U.S. Open: Phil Mickelson serenaded, but goes home empty … again

Phil Mickelson look on from the 17th tee during the final round of the 2019 U.S. Open at Pebble Beach Golf Links. (Getty Images)
Phil Mickelson look on from the 17th tee during the final round of the 2019 U.S. Open at Pebble Beach Golf Links. (Getty Images)

PEBBLE BEACH, Calif. — It’s not happening this year, either.

For the 29th time, Phil Mickelson teed it up in the U.S. Open, and for the 29th time, he’ll go away without a trophy, finishing Sunday at Pebble Beach at +1 on the day, +4 for the tournament.

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That doesn’t come as a shock, really; Phil’s best days are long behind him. Aside from the odd win — and we do mean odd, like the AT&T Pebble Beach Pro-Am victory earlier this year that came out of nowhere — Mickelson’s more fan favorite than actual threat.

Sunday was Mickelson’s 49th birthday, and he got serenaded around the entire course — three times on the 18th hole alone. Mickelson then went to sign autographs behind the 18th-hole grandstands, and the singing started up again.

“He’s gonna be hearing that [censored] song in his sleep,” one player standing outside the scorer’s building said with a laugh.

“A decent amount,” Mickelson responded when asked how many times he’d heard the birthday song. “It's pretty cool. The people here have been so nice to me and I'm very thankful.”

Love him or hate him — and it’s one or the other, there are no mild emotions regarding Phil — you can’t deny that Mickelson’s the People’s Champ at every tournament. It’s a familiar refrain — Phil’s got a dad-shaped bod; Phil plays the kind of what-the-hell, hit-it-and-see-what-happens kind of golf most amateurs love; Phil might be wrong but he’s never uncertain. He’s attempted to win the U.S. Open for three decades, and since winning the 2013 British he’s tried to close out the career Grand Slam five times. There’s something to be said for that kind of slam-your-head-against-the-wall determination.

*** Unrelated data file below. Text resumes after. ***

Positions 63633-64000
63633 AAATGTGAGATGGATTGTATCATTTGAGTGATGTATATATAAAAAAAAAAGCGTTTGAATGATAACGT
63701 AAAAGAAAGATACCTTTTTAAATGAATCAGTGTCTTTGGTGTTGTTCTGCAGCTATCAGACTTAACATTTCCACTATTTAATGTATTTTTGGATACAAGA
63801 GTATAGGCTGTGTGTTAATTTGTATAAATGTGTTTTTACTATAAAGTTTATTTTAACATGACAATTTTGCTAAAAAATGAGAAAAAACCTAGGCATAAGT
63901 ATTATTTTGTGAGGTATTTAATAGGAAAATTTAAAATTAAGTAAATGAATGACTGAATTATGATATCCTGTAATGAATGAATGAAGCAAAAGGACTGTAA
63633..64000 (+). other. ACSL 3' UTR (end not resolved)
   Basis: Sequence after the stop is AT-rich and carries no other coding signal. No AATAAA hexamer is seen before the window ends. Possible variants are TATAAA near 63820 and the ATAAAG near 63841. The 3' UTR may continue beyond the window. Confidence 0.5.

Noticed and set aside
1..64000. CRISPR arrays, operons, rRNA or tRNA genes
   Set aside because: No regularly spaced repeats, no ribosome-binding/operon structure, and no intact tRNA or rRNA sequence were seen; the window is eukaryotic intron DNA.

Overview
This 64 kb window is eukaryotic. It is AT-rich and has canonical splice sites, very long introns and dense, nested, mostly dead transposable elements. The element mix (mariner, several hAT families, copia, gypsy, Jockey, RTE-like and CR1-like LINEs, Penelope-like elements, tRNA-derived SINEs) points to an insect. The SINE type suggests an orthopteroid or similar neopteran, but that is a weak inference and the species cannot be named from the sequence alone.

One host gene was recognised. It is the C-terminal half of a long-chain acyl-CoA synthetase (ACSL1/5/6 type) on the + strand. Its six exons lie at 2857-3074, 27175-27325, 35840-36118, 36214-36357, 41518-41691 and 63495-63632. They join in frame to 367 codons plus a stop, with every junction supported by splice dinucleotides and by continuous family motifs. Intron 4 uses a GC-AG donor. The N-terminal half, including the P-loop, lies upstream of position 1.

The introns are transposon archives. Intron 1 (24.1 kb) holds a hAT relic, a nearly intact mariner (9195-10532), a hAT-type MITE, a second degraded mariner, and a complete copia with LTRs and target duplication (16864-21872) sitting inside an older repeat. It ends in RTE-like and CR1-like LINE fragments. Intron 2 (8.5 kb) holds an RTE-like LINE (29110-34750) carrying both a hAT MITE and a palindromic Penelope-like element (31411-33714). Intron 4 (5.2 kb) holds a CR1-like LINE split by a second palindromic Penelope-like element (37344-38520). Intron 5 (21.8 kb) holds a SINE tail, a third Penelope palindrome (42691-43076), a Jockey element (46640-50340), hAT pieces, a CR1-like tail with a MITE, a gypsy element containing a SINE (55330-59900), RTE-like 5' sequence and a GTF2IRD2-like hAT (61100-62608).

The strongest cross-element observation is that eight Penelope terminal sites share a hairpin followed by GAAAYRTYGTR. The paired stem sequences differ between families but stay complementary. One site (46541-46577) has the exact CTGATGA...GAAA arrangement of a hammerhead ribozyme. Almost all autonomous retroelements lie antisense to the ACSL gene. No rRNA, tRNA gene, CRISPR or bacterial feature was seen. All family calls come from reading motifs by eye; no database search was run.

What’s tough about this week for Phil is that it represented his best realistic remaining chance to bring home that trophy. The next courses on the U.S. Open rotation include beasts like Winged Foot, Torrey Pines, Brookline and Pinehurst — all of which will play longer and tougher than Pebble Beach did this week.

Mickelson caught a monstrous break this week when the combination of a conservative USGA and a gentle marine layer rendered Pebble as easy as it’ll ever play at a U.S. Open. But he couldn’t take advantage. That window won’t open this wide again.

Mickelson has acknowledged that he’s running out of chances to win. But what’s the alternative? Give up?

“It's not like I'm going to stop trying,” he said. “I enjoy the challenge. But I thought this was a really good chance for me. I just didn't … I didn't putt my best, I didn't chip my best.”

Phil won’t get another birthday in a U.S. Open round until 2022 at Brookline, and won’t get a birthday on a U.S. Open Sunday until 2024 at Pinehurst. But if he’s there, the fans will be singing, no matter how he finishes.

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Jay Busbee is a writer for Yahoo Sports. Contact him at jay.busbee@yahoo.com or find him on Twitter or on Facebook.

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